Samba Suction

My samba sucks. And not in the Hoover sense. No, for this we need a vacuum with real suction. I think I mean in the Dyson Root Cyclone sense. This baby never loses suction.

This baby never loses suction

Recently, I started working on my samba, trying to improve it. I’ve taken a couple of punishing private lessons with April. I’ve practiced in front of the mirror, wiggling, stretching my rib cage, and rotating my hips. I’ve bota fogoed and corta jacaed my grocery cart down the frozen food aisle. But I have a lot of ingrained bad habits from years of doing it wrong, and despite my work, my samba doesn’t seem to get better.

I think one issue I’m having is translating the technique I’ve been taught into actual movement:

  • Moving and twisting my hips and rib cage
  • Bending and straightening my knees
  • Doing it all to the right rhythm.

I’m still working at 1/10th time (when I’m doing well), never mind trying to do it to real music—that’s when it all sambas merrily to hell.

I'll take that in a size 6

For some reason, samba doesn’t feel as intuitive to me as a lot of other dances do—like rumba or waltz. I guess it will just take time and lots of practice.

Or maybe what I need is the right carnival headdress. What do you think?  Is this me?


  1. Hi Caity,

    I love your blog! I’m sure that your Samba doesn’t suck as much as you think it does. I’ve been taking Ballroom dance lessons for three years, and I’m addicted to it. When I first started, I wanted to learn Samba right away, but my instructor didn’t want to teach me, because he said that Samba is extremely difficult even for experienced dancers. There are so many things to keep track of, and so many things going on at the same time. Keep trying. Hmmm, somehow, I don’t think that the headdress is going to help, though!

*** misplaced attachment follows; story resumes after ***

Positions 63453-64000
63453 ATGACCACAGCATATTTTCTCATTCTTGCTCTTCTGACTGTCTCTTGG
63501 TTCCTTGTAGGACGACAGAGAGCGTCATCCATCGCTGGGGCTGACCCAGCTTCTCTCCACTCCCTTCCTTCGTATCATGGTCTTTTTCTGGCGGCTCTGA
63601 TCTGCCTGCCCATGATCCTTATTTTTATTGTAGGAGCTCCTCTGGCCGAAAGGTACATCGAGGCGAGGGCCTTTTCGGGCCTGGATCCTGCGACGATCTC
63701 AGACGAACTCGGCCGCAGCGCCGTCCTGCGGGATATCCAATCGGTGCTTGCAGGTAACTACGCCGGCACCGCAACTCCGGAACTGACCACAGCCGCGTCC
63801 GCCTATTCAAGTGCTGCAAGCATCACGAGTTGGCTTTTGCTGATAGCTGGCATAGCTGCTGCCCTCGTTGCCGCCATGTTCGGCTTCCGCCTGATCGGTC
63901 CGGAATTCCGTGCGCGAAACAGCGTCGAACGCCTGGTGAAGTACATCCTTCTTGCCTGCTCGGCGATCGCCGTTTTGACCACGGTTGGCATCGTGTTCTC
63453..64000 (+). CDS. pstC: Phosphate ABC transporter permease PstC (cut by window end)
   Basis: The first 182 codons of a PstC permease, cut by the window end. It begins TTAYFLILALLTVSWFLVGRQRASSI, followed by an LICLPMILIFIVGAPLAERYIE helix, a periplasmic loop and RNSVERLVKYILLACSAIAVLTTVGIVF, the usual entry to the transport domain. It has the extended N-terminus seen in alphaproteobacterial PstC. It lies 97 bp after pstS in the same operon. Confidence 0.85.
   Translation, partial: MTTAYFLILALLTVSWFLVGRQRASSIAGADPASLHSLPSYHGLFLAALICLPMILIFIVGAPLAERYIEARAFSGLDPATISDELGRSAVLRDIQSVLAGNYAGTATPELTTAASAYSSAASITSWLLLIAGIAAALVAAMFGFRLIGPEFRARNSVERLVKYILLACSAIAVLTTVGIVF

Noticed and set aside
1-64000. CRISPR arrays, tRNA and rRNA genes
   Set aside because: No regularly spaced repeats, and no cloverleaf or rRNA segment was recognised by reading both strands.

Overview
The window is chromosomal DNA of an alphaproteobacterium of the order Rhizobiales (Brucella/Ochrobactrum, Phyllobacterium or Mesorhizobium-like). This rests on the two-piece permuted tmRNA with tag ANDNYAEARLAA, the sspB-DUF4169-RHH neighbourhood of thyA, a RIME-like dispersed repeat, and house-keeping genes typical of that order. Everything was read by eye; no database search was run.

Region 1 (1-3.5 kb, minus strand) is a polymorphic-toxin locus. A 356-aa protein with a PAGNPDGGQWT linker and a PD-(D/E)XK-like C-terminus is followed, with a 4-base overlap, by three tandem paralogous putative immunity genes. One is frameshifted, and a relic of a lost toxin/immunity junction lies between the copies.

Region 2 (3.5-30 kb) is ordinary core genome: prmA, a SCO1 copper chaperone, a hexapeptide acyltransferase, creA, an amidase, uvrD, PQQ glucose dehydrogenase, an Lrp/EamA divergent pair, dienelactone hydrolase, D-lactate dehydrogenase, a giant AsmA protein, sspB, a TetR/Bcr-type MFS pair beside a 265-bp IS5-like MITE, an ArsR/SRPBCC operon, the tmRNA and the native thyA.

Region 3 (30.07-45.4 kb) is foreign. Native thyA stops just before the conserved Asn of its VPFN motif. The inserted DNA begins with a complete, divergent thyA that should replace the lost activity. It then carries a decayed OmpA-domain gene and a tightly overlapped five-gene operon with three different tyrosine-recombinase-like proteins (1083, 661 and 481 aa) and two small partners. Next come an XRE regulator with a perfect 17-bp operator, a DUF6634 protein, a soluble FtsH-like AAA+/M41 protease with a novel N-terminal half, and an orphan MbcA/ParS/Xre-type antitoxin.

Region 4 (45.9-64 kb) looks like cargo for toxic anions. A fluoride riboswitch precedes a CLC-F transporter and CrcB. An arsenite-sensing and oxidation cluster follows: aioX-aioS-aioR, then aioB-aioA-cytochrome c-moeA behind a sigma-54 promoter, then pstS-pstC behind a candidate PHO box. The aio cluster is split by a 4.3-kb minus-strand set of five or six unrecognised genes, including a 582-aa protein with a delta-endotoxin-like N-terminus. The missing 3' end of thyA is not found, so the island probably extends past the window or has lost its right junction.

2. I spent years hiding among the samba line dance people, unwilling to publicly display my samba, my secret shame. When I moved to PA where no one does the line dance I finally had to learn samba right. It was a tough road to travel, but what finally made it click was the similarities to American Viennese waltz. Though my technique as a /long/ way to go, it’s starting to feel like a real dance.

    As for the technique, I’ve found belly dance makes phenomenal supplementary training.

  3. I reserve the right to answer the question until I see the rest of the outfit, but based on the top, I provisionally approve. 😉

    I second the notion of thinking of it as Viennese with hip action–that’s what made it click for me (not that my technique is that impressive, either).

    Suburbaknght: as a confirmed social (as opposed to competitive) dancer, I’d suggest that there’s no need to be so concerned. IMHO, getting the rhythm right is the important part, and you can improve the technique later. But if you can’t feel the rhythm, you’re gonna look like me doing Argentine tango, no matter how good your technique is. (And believe me, that’s not a good thing.)

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